It's very scary, but Darhk's menace is somewhat undercut by the fact that he keeps leaving people alive. Rather than kill the city leadership in their meeting, he does it ever-so-slightly later. And, though he is obviously more than a match for Diggle and Oliver, he flees the train and lets them save the station.

    I'm all aboard the mysticism bandwagon — I followed "Arrow" to the Lazarus Pit, why stop here? — I just hope the show commits to a system of mysticism logic from the get-go. Otherwise, this could all fall apart relatively quickly. And for a show that started very much grounded in reality — albeit a hyperbolic one — there sure are a lot of metahumans and magicians running around Star City these days.

  3. The bro-fight rages on.
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    Um, yeah. Diggle (David Ramsey) is gonna need more than five months to get over the fact that Oliver kidnapped his wife back when Al Sah-him was gunning for League Assassin of The Month.

    Lyla and Felicity have forgiven Oliver for not trusting them enough to let them in on his plan with Malcolm Merlyn (John Barrowman), but Dig has not. And it's kind of great. As much as I want these two to make up, I also think the audience needs a surrogate for season 3 frustrations. And Diggle is that surrogate.

    But, man, is Dig harsh, telling Oliver: "You don't trust. You don't love. You were able to fool The League because, inside, you are every bit as dark as they are." Tell that to the homemade souffle.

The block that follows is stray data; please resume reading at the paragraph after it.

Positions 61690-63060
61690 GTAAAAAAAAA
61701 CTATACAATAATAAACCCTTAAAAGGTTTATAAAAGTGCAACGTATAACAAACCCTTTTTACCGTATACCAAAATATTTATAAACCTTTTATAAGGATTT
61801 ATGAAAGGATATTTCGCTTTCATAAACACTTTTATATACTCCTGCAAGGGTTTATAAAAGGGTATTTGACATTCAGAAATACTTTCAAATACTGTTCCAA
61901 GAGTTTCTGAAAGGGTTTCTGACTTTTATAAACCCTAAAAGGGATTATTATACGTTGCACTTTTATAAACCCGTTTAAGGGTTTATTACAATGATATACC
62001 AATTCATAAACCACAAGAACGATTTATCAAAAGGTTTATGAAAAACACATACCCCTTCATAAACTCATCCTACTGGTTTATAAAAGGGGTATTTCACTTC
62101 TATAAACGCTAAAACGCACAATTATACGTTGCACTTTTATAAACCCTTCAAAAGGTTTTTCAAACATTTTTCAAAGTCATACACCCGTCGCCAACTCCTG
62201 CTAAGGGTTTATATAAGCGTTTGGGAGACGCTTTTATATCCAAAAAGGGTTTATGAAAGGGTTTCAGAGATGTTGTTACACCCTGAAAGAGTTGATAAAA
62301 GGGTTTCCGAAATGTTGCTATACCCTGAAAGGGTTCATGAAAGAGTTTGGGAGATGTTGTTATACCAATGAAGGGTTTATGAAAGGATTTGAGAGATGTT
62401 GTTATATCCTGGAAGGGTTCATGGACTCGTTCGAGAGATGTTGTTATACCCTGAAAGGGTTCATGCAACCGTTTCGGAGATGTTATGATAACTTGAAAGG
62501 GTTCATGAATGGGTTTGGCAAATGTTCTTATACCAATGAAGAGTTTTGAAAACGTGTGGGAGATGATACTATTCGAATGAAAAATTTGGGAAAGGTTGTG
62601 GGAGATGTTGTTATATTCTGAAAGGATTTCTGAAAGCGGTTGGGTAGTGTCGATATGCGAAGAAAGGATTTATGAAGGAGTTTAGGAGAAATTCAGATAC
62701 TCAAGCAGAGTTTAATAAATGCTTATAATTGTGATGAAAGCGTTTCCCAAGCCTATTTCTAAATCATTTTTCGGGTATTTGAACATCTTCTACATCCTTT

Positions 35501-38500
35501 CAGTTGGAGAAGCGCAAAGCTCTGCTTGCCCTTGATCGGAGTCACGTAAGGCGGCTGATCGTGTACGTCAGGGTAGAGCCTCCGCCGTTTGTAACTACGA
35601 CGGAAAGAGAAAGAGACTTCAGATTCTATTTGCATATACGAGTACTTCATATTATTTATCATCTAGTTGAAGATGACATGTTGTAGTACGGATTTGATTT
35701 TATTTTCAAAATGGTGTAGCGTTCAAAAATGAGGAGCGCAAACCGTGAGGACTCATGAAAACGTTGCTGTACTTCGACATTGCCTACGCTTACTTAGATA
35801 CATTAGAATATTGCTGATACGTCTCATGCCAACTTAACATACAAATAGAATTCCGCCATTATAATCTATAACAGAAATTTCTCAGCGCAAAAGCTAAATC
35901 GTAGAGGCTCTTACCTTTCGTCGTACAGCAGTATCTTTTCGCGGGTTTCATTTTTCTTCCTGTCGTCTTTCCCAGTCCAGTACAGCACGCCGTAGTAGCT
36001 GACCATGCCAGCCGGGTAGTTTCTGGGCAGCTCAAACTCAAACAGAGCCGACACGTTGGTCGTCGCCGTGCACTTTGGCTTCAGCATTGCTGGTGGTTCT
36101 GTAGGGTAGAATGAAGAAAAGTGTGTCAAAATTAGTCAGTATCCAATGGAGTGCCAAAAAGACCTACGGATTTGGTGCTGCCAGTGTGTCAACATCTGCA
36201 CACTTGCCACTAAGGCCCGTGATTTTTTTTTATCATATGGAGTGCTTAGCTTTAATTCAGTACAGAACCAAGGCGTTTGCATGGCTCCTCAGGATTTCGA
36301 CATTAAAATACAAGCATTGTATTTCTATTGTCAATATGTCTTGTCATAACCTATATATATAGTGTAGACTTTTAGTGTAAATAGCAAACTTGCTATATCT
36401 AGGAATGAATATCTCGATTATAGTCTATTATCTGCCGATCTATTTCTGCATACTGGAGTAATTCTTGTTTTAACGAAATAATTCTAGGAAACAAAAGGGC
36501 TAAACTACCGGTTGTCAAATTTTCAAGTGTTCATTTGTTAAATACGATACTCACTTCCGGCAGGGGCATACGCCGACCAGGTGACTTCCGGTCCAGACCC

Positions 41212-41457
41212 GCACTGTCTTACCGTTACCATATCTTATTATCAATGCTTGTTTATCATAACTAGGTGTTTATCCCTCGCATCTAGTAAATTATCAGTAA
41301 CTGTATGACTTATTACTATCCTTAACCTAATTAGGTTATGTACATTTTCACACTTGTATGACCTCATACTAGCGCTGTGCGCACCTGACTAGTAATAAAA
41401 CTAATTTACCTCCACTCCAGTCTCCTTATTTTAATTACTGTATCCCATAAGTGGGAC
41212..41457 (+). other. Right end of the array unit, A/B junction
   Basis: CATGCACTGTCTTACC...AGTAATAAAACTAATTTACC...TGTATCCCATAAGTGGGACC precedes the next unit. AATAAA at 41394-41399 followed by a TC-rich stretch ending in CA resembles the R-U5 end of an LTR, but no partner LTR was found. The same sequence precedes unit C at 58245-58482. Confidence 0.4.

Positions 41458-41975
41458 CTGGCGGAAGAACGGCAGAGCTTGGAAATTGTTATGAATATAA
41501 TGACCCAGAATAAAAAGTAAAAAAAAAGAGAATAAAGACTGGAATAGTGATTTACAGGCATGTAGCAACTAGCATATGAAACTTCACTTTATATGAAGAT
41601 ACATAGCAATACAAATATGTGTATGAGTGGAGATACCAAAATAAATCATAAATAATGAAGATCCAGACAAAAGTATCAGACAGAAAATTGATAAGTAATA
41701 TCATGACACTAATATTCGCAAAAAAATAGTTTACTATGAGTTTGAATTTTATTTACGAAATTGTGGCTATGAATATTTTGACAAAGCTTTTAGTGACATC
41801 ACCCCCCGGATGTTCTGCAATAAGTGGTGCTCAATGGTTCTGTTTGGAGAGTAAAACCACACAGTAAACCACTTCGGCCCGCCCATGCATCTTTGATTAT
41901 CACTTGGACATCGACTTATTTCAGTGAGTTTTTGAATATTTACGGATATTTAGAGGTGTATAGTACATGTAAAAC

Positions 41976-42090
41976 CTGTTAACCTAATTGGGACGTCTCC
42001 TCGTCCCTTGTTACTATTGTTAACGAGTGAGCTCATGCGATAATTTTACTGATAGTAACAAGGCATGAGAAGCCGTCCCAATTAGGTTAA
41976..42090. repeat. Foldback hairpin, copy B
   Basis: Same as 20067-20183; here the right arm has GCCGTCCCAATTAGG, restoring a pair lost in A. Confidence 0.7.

The worst part, though? Dig seems to be taking lessons from the Oliver Queen School For How to Lose Friends and Manipulate People. When Oliver mentions Darhk might be working with something called H.I.V.E. (dun, dun, dunnn!), Diggle purposefully withholds the fact that H.I.V.E. killed his brother. Valuable information. Withheld. Total Oliver Queen Move.

    It's understandable given what Diggle has gone through with Oliver, but it's also compellingly tragic to see Dig pick up Oliver's worst habits just as Oliver seems to be dropping them. Speaking of which...

  4. Thea may be going mad.
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    You know how Thea got dipped in the Lazarus Pit and brought back to life last season? Yeah, apparently that has repercussions. (Thank god. Otherwise, why isn't everyone swimming in that thing?)

    In many ways, Thea has just returned from her own "island." Diggle even points out that she is just like Oliver was when he returned from Lian Yu — i.e. overly-aggressive, teetering on the edge of control. She is addicted to the violence of the vigilante lifestyle and almost kills one of Darhk's lackeys before Oliver stops her. If Diggle has picked up Oliver's dropped habit of keeping people in the dark, then Thea has picked up Oliver's former habit of using violence to solve all problems.

    In other news, Thea and Laurel are now roomies, which warms my female friendship-loving heart. If only we could have gotten a scene of them discussing Oliver and Felicity's return. Le sigh. For now, I will have to make due with allusions to female friendship rather than actual text that supports its existence.

  5. Lance is working with Darhk.
    The CW